Otiorhynchus sulcatus

Influence of potting media on the virulence of entomopathogenic nematodes against black vine weevil, Otiorhynchus sulcatus by Ganpati Jagdale

It has been demonstrated that five different types of commercial potting media including peat, bark, coir, and peat blended with 10% and 20% compost green waste can influence the virulence of entomopathogenic nematodes against third-instar black vine weevil, Otiorhynchus sulcatus.  For example, Heterorhabditis species including Heterorhabditis bacteriophora UWS1 strain, H. megidis, H. downesi can cause 100% mortality of black vine weevil grubs in all the five types of media but  Steinernema species including Steinernema feltiae, S. carpocapsae, and S. kraussei can cause 100% black vine weevil grub mortality only in the peat blended with 20% compost green waste.  These results suggest that when growers are selecting entomopathogenic nematodes to control black vine weevil, Otiorhynchus sulcatus in their nurseries/greenhouses, they should take into consideration the type of potting media used in growing their plants. Please read following paper for the information on the method of nematode application rates and timings.

Ansari, M. A. and Butt, T. M. 2011.  Effect of potting media on the efficacy and dispersal of entomopathogenic nematodes for the control of black vine weevil, Otiorhynchus sulcatus (Coleoptera: Curculionidae). Biological Control 58: 310-318.

Ansari, M.A., Shah, F.A. and Butt, T.M. 2010.  The entomopathogenic nematodeSteinernema kraussei and Metarhizium anisopliae work synergistically in controlling overwintering larvae of the black vine weevil, Otiorhynchus sulcatus, in strawberry growbags. Biocontrol Science and Technology. 20: 99-105.

Control of the black vine weevil Otiorhynchus sulcatus infesting strawberry fields by Ganpati Jagdale

It has been reported that entompathogenic nematodes including Heterorhabditis megidis and Steinernema kraussei are effective against the black vine weevil Otiorhynchus sulcatus infesting strawberry fields (Haukeland and Lola-Luz, 2010).  It has been suggested that the soil type and soil temperature plays a significant role in efficacy of these nematodes against the black vine weevil.  It is also noted that H. megidis performs better at soil temperatures above 10oC and S. kraussei at below 10oC. References:

Haukeland, S. and Lola-Luz, T. 2010.  Efficacy of the entomopathogenic nematodes Steinernema kraussei and Heterorhabditis megidis against the black vine weevil Otiorhynchus sulcatus in open field-grown strawberry plants. Agricultural and Forest Entomology.12363-369

Biological Control of Black Vine Weevil using Insect Parasitic Nematodes by Ganpati Jagdale

  • Black vine weevil, Otiorhynchus sulcatus is a common insect pest of over 150 plant species that grown in the greenhouses and nurseries.
  • Some of the plant species damaged by black vine weevils include Azalea, Cyclamen, Euonymus, Fuxia, Rosa, Rhododendron and Taxus.
  • Grubs (Larvae) of these weevils generally girdle the main stem, and feed and damage roots leading to nutrient deficiencies.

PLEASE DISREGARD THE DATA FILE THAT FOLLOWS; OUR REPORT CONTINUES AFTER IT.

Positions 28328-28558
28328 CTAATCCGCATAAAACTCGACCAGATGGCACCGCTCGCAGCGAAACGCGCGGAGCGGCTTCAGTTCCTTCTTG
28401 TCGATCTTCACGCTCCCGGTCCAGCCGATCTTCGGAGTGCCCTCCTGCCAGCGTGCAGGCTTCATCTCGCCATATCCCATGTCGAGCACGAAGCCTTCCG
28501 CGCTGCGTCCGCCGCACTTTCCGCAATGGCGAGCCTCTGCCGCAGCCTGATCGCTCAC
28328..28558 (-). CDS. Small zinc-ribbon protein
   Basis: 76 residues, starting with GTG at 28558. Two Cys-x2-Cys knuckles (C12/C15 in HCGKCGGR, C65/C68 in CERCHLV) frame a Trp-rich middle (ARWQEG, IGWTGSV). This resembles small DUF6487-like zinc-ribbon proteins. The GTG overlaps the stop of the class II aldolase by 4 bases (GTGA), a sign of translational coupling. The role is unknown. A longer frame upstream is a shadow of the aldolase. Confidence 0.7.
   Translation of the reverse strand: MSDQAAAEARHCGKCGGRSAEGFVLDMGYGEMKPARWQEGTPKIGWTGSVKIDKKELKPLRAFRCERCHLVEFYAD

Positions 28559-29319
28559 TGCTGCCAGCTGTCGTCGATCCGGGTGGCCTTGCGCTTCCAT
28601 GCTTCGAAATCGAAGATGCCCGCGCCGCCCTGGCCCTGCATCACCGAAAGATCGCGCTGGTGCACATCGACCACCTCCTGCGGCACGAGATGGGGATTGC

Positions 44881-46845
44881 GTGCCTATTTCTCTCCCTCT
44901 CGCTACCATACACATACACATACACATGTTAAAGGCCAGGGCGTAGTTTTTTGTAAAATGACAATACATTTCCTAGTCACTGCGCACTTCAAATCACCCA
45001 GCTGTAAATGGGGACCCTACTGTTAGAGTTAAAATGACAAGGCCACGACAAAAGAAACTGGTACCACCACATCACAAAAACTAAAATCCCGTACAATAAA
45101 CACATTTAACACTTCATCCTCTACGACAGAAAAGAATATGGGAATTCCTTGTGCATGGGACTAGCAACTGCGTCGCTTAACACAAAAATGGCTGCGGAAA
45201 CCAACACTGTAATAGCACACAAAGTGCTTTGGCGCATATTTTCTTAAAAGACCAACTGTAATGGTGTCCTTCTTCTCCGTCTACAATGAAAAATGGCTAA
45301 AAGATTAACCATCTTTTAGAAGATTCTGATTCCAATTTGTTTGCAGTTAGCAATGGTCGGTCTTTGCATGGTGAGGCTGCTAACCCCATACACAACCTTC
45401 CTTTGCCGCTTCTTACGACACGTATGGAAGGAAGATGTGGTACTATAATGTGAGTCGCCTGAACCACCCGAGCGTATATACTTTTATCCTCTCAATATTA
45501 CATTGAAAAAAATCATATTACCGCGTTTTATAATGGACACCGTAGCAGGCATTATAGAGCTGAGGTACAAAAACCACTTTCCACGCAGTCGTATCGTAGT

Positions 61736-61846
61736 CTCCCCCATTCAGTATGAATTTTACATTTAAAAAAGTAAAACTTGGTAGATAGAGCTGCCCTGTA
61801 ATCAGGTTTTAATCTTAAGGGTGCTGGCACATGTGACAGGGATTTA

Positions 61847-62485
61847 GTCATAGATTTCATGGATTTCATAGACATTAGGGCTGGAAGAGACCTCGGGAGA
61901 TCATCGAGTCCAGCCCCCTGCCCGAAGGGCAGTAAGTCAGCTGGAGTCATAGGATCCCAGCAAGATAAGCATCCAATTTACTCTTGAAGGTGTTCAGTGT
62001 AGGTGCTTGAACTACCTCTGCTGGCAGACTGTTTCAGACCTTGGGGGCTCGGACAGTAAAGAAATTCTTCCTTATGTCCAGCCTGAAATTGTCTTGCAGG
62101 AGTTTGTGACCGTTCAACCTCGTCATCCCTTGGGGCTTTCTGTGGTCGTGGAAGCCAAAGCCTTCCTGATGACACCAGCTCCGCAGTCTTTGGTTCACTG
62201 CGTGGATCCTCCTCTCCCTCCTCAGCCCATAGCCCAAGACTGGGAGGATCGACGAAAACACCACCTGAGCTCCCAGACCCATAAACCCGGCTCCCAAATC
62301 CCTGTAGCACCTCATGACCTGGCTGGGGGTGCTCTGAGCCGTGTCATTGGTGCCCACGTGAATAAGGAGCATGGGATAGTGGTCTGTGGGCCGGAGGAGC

• Adults feed on leaves and flowers by notching their edges thus reducing aesthetic value of plants.
  • The entomopathogenic nematodes species including Heterorhabditis bacteriophora, H. megidis and Steinernema carpocapase, S. feltiae and S. glaseri have been found to be effective alternatives to chemical insecticides such as chlorpyrifos (Dursban) in controlling black vine weevils.
  • Susceptibility of black vine weevil to nematodes is species and strain specific.
  • The rate of application of the nematode species/strains that tested against black vine weevil varies (5,000- 60,000 infective juveniles/pot) among different studies but nematodes applied at the rate of 5000- 20,000 infective juveniles/pot can cause up to 100% grub mortality.
  • Nematodes can be easily applied in water suspension as spray applications to the surface of plant growing medium but if nematodes are injected at depths deeper than 5 cm i.e. near to grubs they can cause highest mortality of grubs (70-93%) than those nematodes applied to the surface.
  • All the four larval stages (instars) and pupae of black vine weevil are susceptible to all entomopathogenic nematode species.
  • However, Heterorhabdtis bacteriophora can cause higher mortality of first and second instars than S. carpocapase and S. glaseri.
  • Also, all the three nematodes species are equally effective against third and fourth instars of black vine weevil.

How Entomopathogenic Nematodes Kill Black Vine Weevil

  • When the infective juveniles are applied to the surface of plant growing medium or injected in the potting medium, they start searching for their hosts, in this case black vine weevil grubs and pupae.
  • Once a grub/pupa has been located, the nematode infective juveniles penetrate into the grub or pupa body cavity via natural openings (mouth, anus and spiracles).
  • Infective juveniles of Heterorhabditis also enter through the intersegmental members of the grub/pupa cuticle.
  • Once in the body cavity, infective juveniles release symbiotic bacteria (Xenorhabdus spp. for Steinernematidae and Photorhabdus spp. for Heterorhabditidae) from their gut in the grub blood.
  • Multiplying nematode-bacterium complex in the blood causes septicemia and kills the grub usually within 48 h after infection.
  • Nematodes feed on multiplying bacteria, mature into adults, reproduce and then emerge as infective juveniles from the cadaver to seek new grubs or pupae in the potting medium/soil.